Food Tour Lima

Food Tour Lima takes place in Lima, the diverse capital city of Peru. Lima is a food lover’s paradise, offering a diverse range of dining options and a rich culinary culture. The city’s cuisine is heavily influenced by the indigenous, Spanish, and Asian cultures, creating a unique and flavorful blend of flavors and ingredients. Some must-try dishes include ceviche, a popular seafood dish made with raw fish marinated in lemon or lime juice, and lomo saltado, a stir-fry dish made with steak, onions, tomatoes, and potatoes.
In Food Tour Lima visitors sample traditional Peruvian dishes such as ají de gallina, a creamy chicken stew made with chili peppers, and papa a la huancaína, a potato dish served with a spicy cheese sauce. Lima is also home to a thriving street food scene, with vendors selling a variety of tasty and affordable dishes. With its delicious and diverse offerings, Lima is the perfect destination for food lovers looking to experience the best of Peruvian cuisine.

Why to book with us?

Authentic tour
Back in 2017 we were the only company doing tours in Barranco and also the first one creating a food tour in this district
Safe payment
You can book this tour through our website using PayPal to pay with debit/credit card or a PayPal account.
Small group
For the comfort of all participants, our groups have a maximum of 6 people. This allows us to get quickly a table.

Food tours in Lima

Street food tour in Market n° 1 from Miraflores

Price: 45 USD

Wake up early to come to the famous Mercado n° 1 located just next to Miraflores district

4 stops

6 plates & drinks

Experienced guide

3-hour food tour in Barranco district in Lima

Price: 59 USD

Take the guesswork and join this small group food walking tour through Lima’s favorite district

4 restaurants

7 plates & drinks

Experienced guide

Private food walking tour in the historic center of Lima

Price: 99 USD

Live an excited time eating foods of your preference while learning about Peruvian culture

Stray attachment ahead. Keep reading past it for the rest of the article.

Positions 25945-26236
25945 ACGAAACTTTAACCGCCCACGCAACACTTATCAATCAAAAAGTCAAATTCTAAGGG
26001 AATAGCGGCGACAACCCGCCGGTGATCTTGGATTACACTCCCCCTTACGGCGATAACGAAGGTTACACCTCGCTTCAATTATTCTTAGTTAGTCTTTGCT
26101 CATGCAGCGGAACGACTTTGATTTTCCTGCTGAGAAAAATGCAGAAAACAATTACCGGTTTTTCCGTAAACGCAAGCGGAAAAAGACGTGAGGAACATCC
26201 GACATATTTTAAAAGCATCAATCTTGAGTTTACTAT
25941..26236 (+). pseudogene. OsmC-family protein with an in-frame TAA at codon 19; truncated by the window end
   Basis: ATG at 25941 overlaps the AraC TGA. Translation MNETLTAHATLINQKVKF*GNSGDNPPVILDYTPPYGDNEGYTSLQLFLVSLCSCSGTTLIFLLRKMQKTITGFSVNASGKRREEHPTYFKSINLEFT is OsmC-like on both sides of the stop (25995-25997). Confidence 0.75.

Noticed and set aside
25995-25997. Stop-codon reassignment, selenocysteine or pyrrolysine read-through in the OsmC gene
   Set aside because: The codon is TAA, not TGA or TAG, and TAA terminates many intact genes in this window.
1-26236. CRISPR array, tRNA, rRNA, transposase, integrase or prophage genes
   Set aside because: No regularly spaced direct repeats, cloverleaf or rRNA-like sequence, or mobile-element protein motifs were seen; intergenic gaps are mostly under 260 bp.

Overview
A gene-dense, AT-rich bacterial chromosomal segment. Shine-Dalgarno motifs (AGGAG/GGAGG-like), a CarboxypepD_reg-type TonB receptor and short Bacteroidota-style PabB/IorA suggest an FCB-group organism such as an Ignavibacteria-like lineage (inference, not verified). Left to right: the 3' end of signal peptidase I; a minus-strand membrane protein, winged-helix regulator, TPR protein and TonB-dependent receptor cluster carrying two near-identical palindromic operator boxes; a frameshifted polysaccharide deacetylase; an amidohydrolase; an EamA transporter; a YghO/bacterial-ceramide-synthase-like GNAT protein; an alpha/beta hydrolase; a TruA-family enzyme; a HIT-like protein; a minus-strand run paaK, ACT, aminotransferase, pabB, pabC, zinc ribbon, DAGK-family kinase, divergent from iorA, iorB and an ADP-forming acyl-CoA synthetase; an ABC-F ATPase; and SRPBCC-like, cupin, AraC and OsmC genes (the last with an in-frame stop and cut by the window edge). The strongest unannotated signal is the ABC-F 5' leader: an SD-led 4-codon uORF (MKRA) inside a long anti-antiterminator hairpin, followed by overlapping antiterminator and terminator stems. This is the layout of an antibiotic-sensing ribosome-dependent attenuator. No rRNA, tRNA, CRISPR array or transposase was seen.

4 restaurants

7 plates & drinks

Experienced guide

Lima food

Lima, the capital of Peru, is a culinary destination like no other. The city’s unique blend of indigenous, European, African, and Asian flavors has resulted in a diverse and mouthwatering cuisine that has earned international recognition. From street food to fine dining, Lima’s food scene offers something for every taste bud.

Ceviche, the king of Lima’s cuisine

Ceviche is an iconic dish of Peru, and Lima is the perfect place to try it. The city’s location on the Pacific coast provides access to fresh seafood that is essential to the dish’s preparation. The traditional recipe involves marinating raw fish, typically sea bass or flounder, in a mixture of lime or lemon juice, onions, chili peppers, and salt. The acidity of the citrus juice “cooks” the fish, giving it a firm texture and tangy flavor. Ceviche is typically served with corn and sweet potato, which provide a balance to the spicy and acidic notes of the dish.

While ceviche is a classic dish, chefs in Lima are constantly innovating and adding their own twists. Some restaurants serve ceviche with exotic fruits, such as passion fruit or mango, or substitute the traditional fish with seafood like octopus or shrimp. The best way to experience ceviche in Lima is to visit one of the many cevicherias in the city, which specialize in this dish and offer a range of variations to satisfy all palates.